My teacher, Mrs. Briles, came in crying,And we all cried, too.
We had no clue what had happened
And were confused about what we should do.
Mom came early to get us that day,Her eyes red and filled with tears.
Not a word was spoken
As the miles home fueled our fears.
The car pulled into the drivewayAnd came to a sudden halt.
Mommy jumped out and ran through the front door.
Did I do something?
Was this my fault?
Kimmy and I tiptoed into the hallAnd heard a sad, gruff voice on the t.v. slowly say,
“Our president, John Fitzgerald Kennedy
was assassinated at 12:30p.m. today.”
The television showed a line of carsDriving in a big parade.
It focused in on an open-topped car
From which the President and Mrs. Kennedy smiled and waved.
Seconds later, shots rang out, screams were heard,And the cars with motorcycle escorts took off.
Mrs. Kennedy climbed over the back of the car
As our president’s head dropped.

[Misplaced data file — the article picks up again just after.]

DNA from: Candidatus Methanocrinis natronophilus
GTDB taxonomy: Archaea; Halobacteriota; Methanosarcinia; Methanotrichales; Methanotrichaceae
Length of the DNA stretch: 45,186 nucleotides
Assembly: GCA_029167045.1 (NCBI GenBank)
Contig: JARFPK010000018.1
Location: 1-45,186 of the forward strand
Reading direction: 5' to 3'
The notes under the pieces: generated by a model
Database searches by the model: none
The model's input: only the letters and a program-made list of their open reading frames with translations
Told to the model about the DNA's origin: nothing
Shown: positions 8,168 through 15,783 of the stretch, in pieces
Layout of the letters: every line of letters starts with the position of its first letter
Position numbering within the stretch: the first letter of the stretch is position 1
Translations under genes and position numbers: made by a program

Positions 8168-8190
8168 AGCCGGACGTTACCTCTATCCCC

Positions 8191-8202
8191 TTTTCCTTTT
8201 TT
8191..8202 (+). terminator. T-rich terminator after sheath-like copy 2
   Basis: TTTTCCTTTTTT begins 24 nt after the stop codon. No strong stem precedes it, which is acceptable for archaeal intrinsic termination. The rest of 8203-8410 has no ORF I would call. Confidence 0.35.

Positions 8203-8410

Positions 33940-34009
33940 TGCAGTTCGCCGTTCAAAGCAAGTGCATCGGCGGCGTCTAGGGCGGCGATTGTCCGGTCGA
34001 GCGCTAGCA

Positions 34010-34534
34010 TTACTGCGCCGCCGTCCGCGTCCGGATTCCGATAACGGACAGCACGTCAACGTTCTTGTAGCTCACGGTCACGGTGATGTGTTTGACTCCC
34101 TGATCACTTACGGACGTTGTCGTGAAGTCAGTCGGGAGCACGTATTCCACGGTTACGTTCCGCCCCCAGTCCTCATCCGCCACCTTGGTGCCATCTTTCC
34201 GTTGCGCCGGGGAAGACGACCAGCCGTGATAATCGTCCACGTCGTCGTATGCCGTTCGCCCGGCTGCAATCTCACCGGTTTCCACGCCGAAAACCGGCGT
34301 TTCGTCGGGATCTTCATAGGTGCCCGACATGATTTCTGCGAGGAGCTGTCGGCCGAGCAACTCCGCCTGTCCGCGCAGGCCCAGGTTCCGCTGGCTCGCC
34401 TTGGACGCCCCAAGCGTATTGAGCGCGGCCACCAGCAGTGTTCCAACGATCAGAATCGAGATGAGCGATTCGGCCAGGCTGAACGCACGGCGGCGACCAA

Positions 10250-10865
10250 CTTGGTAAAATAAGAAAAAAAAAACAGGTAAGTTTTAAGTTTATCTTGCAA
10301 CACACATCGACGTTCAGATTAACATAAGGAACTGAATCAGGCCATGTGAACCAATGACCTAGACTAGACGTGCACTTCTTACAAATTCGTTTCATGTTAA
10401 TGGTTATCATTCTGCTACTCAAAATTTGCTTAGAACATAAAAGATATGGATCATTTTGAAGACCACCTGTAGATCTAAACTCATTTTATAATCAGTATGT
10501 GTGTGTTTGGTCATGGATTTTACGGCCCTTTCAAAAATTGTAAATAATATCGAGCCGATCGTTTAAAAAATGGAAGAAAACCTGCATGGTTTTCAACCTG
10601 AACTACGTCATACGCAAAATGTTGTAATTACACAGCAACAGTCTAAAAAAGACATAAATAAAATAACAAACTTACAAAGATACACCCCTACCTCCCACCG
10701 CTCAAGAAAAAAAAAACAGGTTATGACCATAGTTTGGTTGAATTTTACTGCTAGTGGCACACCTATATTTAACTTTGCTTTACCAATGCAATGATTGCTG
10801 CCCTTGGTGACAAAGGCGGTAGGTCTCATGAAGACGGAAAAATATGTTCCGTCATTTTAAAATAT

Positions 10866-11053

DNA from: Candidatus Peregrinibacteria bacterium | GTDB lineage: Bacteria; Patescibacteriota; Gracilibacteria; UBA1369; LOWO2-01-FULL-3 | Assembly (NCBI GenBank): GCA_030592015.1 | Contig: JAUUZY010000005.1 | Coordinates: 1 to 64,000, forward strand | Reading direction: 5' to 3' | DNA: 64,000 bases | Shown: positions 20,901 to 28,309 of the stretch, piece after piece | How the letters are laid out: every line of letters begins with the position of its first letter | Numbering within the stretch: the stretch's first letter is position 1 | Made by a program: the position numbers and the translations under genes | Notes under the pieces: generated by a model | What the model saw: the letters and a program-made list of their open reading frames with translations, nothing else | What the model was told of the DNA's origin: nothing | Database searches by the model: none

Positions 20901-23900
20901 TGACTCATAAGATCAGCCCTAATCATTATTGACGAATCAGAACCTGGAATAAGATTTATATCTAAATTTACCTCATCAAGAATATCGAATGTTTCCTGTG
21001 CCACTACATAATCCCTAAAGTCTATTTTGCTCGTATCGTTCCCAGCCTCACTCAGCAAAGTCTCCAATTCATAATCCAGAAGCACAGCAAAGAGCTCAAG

The next day Mommy took us to Faye Faye’s house,Because our school was closed to mourn.
Over and over we watched the movies play.
Why would a man take our presidentWho worked for equality?
What made him hate a man so much
Who strove to make the world free?
Our family and most AmericansWatched the President’s funeral on t.v.
Everything was black with a dirge and drums
Playing a solemn beat.
The casket was draped with the American flagAnd transported in a wagon pulled by a horse.
As it rolled past Mrs. Kennedy and the children,
Jon Jon saluted his daddy, of course.
President Kennedy was buried inOn a cold November day.
An eternal flame was lit on top of his grave,
And I heard my Granddaddy say,
“The torch is passed.”
***John Fitzgerald Kennedy, the 35th President of the